Last week the UK Guardian reported that the two leading public health bodies, representing thousands of doctors and other professionals, made “an unprecedented call for the personal possession and use of drugs to be decriminalised.”

    An article entitled ‘Leading public health bodies call for decriminalisation of drugs’  stated that the Royal Society for Public Health and the Faculty of Public Health contended that drug misuse should be a health issue, not a matter for the courts and prisons, which have not succeeded in deterring people from taking drugs. “More people than ever before are being harmed by drugs and then harmed again by the punishment meted out, instead of being helped to kick or contain the habit they say,” according to the article.

    Just last month Premier McLaughlin, in his budget policy statement on 30 May, announced that the government intended, as a matter of urgency, to legalise of the use of medical cannabinoid oil for the treatment of cancer and glaucoma among other conditions.

    However Premier McLaughlin made it clear government is not legalising the use of medical marijuana in Cayman Islands nor “I am not talking about legalising the use of the cannabis plant itself for medical or other uses,” he said as he spoke following the ceremonial opening of the Legislative Assembly.

    Premier McLaughlin indicated that under the proposed changes doctors will be able to prescribe the use of the oil, which derived from the cannabis or marijuana plant, to patients in need.

    The oil extract, he said, is derived from the cannabis plant that has been prepared for medical purposes and that will be imported into the Cayman Islands in a fashion similar to medical morphine.

    Premier McLaughlin told legislators, “After carefully considering the merits and demerits of legalising the use of medical cannabinoid oil to treat those in our community with a debilitating disease, whether cancer, glaucoma, or perhaps even severe epilepsy, Government is persuaded that it is better to favour hope and compassion over fear.”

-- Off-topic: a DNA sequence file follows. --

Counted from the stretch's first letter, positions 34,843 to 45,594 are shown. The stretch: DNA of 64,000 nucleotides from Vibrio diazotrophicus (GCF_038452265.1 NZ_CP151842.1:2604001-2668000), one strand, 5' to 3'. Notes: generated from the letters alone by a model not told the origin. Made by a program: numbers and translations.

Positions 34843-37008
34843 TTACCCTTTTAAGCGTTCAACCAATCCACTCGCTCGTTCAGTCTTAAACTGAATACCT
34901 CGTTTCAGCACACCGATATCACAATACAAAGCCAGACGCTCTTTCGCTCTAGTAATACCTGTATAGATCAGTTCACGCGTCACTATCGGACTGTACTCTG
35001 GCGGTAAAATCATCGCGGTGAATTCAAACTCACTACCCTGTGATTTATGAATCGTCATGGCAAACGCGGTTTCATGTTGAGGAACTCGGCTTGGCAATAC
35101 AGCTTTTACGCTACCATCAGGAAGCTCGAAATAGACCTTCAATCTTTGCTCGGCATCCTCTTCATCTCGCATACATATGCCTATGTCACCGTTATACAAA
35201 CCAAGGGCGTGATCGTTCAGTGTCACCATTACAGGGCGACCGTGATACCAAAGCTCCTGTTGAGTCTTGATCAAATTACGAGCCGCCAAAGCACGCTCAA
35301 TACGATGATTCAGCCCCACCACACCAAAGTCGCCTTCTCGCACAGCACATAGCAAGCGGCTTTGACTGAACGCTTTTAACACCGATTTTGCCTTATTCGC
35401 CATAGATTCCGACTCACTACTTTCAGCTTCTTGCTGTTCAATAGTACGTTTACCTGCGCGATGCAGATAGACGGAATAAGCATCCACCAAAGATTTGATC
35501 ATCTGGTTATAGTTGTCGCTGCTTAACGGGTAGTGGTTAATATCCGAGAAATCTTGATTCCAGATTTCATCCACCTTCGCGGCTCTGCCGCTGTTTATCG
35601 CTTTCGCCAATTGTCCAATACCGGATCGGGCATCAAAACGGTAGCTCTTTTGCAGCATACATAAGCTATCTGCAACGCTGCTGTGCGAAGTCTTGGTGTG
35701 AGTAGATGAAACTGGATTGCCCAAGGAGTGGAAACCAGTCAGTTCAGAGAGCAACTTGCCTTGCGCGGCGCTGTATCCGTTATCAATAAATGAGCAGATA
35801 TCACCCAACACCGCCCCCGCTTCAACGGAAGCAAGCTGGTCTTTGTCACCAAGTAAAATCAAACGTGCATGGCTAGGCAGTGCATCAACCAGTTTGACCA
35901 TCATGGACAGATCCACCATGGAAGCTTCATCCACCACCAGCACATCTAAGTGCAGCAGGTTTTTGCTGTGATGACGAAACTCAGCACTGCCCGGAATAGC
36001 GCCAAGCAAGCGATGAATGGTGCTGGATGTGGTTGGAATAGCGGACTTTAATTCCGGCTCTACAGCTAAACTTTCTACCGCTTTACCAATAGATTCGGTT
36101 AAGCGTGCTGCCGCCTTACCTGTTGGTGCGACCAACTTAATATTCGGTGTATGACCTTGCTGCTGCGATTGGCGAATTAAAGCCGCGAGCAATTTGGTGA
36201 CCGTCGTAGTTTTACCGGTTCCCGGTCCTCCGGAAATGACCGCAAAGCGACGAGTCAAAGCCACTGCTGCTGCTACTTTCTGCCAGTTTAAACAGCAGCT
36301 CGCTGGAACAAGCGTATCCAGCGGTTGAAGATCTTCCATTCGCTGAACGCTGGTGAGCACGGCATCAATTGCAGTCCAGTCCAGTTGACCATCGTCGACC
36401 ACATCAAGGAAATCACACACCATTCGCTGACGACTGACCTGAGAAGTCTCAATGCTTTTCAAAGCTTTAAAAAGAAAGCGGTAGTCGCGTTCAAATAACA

Last year Jamaica decriminalised small portions of marijuana paving the way for the legalisation of the drug for medical purposes. Last month Germany announced that it will legalise cannabis for medicinal purposes early next year. A draft bill is in the process of being finalized.

    Last year Bodden Town MLA Alva Suckoo began a public campaign to solicit views on whether he should bring a motion on the legalisation of medical marijuana in Cayman. He received mixed support on the issue.

    Mr McLaughlin said Cabinet has issued instructions to the Legal Department to draft a Bill that will allow medical doctors to prescribe cannabinoid oil to patients who may benefit.

    “We are treating this as a matter of urgency for we are keenly aware that time is not a luxury for many of those whom this drug may benefit,” he said.